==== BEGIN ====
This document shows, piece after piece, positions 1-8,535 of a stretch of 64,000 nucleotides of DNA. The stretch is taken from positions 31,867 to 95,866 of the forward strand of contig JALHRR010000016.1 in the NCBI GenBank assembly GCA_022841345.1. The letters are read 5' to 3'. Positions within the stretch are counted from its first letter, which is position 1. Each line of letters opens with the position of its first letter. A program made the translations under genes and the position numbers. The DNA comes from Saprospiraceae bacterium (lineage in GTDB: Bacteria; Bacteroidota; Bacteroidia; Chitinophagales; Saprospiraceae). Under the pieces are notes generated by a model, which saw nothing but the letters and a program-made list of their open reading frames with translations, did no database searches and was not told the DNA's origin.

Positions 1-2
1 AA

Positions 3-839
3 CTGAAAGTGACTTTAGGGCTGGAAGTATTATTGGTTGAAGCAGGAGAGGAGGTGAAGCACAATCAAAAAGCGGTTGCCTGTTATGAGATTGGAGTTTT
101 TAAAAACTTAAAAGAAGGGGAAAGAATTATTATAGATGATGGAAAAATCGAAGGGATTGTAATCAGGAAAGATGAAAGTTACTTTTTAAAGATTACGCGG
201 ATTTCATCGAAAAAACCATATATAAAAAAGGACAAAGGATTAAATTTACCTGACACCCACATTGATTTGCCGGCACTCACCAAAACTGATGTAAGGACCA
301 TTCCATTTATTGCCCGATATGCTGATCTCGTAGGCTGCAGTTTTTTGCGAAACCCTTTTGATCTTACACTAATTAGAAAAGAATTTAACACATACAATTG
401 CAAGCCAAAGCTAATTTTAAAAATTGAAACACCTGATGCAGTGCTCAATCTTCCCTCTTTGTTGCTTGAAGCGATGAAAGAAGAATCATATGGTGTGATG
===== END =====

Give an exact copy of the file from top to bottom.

This document shows, piece after piece, positions 1-8,535 of a stretch of 64,000 nucleotides of DNA. The stretch is taken from positions 31,867 to 95,866 of the forward strand of contig JALHRR010000016.1 in the NCBI GenBank assembly GCA_022841345.1. The letters are read 5' to 3'. Positions within the stretch are counted from its first letter, which is position 1. Each line of letters opens with the position of its first letter. A program made the translations under genes and the position numbers. The DNA comes from Saprospiraceae bacterium (lineage in GTDB: Bacteria; Bacteroidota; Bacteroidia; Chitinophagales; Saprospiraceae). Under the pieces are notes generated by a model, which saw nothing but the letters and a program-made list of their open reading frames with translations, did no database searches and was not told the DNA's origin.

Positions 1-2
1 AA

Positions 3-839
3 CTGAAAGTGACTTTAGGGCTGGAAGTATTATTGGTTGAAGCAGGAGAGGAGGTGAAGCACAATCAAAAAGCGGTTGCCTGTTATGAGATTGGAGTTTT
101 TAAAAACTTAAAAGAAGGGGAAAGAATTATTATAGATGATGGAAAAATCGAAGGGATTGTAATCAGGAAAGATGAAAGTTACTTTTTAAAGATTACGCGG
201 ATTTCATCGAAAAAACCATATATAAAAAAGGACAAAGGATTAAATTTACCTGACACCCACATTGATTTGCCGGCACTCACCAAAACTGATGTAAGGACCA
301 TTCCATTTATTGCCCGATATGCTGATCTCGTAGGCTGCAGTTTTTTGCGAAACCCTTTTGATCTTACACTAATTAGAAAAGAATTTAACACATACAATTG
401 CAAGCCAAAGCTAATTTTAAAAATTGAAACACCTGATGCAGTGCTCAATCTTCCCTCTTTGTTGCTTGAAGCGATGAAAGAAGAATCATATGGTGTGATG